Johns Hopkins researchers are working closely with tribal leaders, adolescent girls, and their parents, as well as with teachers and health care workers, to put helpful resources directly into the hands of Native American girls.
Johns Hopkins engineers are tackling one of today’s most complex and important technological challenges: how to ensure the safety of autonomous systems, from self-driving cars and aerial delivery drones to robotic surgical assistants.
According to researchers at Johns Hopkins Medicine, the Massachusetts Institute of Technology, and Rice University, silicone breast implants with a smoother surface design have less risk of producing inflammation and other immune system reactions than those with more roughly textured coatings.
By launching AbMeta Therapeutics, a startup aimed at developing anti-metastatic therapies based on engineered antibodies, Denis Wirtz has served as a real-life example of the high value that Johns Hopkins places on entrepreneurship.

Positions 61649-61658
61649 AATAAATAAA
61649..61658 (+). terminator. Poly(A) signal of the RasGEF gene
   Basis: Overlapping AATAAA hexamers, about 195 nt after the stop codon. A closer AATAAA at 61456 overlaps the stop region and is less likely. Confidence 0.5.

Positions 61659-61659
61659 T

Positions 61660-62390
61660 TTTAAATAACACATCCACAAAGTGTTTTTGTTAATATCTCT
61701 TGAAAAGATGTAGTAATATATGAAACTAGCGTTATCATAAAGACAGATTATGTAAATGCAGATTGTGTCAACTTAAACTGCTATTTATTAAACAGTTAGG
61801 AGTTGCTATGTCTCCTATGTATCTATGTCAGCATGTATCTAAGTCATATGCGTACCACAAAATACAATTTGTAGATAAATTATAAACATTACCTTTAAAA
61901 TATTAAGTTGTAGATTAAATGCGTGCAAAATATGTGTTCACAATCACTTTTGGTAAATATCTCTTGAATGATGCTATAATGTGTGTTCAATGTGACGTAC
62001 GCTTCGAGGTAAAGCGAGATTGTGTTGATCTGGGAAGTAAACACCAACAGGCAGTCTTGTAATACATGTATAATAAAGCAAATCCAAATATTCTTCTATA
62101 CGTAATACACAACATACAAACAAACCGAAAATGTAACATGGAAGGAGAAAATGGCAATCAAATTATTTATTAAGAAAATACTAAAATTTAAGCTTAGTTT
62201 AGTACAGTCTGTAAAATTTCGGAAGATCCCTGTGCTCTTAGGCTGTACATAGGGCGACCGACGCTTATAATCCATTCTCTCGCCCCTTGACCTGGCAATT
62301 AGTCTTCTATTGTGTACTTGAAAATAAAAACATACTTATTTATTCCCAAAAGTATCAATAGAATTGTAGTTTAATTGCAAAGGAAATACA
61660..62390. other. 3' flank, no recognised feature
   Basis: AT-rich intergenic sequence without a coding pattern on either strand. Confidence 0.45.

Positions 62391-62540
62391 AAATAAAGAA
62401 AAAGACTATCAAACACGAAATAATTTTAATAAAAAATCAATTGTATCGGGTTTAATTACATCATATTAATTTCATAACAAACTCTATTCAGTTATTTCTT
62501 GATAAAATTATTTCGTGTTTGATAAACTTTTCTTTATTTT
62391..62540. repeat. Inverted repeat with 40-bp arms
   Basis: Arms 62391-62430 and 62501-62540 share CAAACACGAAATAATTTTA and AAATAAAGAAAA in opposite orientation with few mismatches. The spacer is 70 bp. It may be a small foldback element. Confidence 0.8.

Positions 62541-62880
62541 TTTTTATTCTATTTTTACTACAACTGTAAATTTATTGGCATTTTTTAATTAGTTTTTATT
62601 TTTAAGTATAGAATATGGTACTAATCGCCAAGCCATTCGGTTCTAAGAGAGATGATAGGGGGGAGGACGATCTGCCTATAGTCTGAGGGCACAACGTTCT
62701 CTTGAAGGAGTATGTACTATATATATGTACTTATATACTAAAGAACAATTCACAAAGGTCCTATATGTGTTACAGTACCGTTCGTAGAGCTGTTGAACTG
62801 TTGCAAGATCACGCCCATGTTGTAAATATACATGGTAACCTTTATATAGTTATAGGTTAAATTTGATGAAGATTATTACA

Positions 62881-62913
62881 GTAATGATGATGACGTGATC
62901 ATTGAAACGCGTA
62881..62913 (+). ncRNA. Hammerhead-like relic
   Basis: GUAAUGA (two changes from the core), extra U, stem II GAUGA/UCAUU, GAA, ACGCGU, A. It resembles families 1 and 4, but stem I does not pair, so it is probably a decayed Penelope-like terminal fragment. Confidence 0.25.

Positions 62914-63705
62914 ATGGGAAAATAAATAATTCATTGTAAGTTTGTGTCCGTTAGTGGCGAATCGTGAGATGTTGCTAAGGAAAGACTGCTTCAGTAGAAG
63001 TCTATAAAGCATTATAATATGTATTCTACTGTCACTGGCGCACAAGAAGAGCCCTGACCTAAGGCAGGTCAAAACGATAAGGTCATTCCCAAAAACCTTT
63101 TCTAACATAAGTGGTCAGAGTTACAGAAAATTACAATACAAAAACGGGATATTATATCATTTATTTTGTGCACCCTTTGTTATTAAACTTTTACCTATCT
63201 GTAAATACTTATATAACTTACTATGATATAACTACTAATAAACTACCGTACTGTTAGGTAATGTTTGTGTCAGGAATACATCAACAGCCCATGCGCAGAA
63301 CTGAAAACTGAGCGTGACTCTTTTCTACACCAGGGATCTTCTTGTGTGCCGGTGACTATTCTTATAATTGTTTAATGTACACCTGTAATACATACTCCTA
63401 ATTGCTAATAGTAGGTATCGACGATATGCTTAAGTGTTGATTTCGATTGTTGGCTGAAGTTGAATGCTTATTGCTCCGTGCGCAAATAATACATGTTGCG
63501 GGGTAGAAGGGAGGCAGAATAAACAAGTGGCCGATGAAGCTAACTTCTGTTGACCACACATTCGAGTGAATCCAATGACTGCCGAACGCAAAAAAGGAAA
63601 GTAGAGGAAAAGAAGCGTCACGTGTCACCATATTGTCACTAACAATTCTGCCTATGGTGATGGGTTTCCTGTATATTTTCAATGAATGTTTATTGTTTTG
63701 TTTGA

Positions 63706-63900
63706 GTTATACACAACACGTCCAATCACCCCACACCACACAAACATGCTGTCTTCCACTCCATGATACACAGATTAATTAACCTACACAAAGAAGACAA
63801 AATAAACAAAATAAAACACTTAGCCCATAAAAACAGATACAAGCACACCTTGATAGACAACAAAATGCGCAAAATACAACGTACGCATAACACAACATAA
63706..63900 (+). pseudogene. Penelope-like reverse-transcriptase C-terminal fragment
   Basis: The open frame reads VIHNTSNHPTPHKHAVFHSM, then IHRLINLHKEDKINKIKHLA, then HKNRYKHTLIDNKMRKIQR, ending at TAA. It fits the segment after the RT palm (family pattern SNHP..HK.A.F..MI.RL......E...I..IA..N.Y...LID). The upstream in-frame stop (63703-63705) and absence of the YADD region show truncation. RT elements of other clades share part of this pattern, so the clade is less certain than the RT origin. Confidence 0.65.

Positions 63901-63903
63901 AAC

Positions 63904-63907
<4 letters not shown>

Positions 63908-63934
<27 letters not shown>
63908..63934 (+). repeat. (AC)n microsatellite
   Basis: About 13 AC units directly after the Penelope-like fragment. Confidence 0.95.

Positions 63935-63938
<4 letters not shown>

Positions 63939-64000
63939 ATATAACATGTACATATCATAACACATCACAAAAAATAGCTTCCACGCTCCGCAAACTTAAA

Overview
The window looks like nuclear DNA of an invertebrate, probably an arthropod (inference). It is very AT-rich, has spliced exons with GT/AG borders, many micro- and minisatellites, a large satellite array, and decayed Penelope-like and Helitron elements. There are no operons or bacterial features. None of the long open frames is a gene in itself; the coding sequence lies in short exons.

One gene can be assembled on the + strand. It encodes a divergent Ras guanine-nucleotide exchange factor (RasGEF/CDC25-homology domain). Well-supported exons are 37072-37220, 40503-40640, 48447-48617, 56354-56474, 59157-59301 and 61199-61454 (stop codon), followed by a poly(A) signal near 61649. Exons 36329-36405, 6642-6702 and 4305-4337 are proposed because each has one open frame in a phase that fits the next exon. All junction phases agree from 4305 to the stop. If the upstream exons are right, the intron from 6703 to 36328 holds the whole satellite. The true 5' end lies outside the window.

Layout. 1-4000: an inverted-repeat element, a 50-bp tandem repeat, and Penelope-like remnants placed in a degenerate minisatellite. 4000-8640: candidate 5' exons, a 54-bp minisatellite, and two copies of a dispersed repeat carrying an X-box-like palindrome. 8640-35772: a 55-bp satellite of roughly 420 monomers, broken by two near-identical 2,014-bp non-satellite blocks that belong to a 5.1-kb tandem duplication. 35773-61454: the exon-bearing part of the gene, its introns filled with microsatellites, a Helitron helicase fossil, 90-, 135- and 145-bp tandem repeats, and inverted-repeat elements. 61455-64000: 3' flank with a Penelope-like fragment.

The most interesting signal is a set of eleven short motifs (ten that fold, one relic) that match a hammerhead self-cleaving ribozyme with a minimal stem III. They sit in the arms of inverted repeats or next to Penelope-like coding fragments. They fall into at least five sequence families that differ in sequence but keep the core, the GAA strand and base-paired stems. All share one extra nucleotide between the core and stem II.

Johns Hopkins environmental engineer Carsten Prasse discusses a new approach to assessing water quality with the potential to aid the creation of engineering and policy approaches that are tailored toward individual water systems.
Johns Hopkins researchers are collaborating to design an ultrasonic, photoacoustic endovaginal imaging device that monitors the fetal brain during labor and can more accurately predict serious fetal distress.
Johns Hopkins biomedical engineering professor Sri Sarma and neurologist Khalil Husari have developed an EEG analytics algorithm that uses at-rest data to build a “heat map” of a patient’s brain activity that a doctor can then quickly and definitively interpret.
A team of researchers is developing a low-cost hand-held device for cataract surgery that allows for fragmentation and removal of all grades of cataracts through a very small incision, giving patients in all settings access to optimal surgical outcomes.
A new particle assembly technology created by Johns Hopkins engineers in partnership with experts from a biotechnology company is making it easier and more cost-efficient to produce viral vectors: engineered viruses that have been used to modify therapeutic cells to treat congenital and acquired diseases.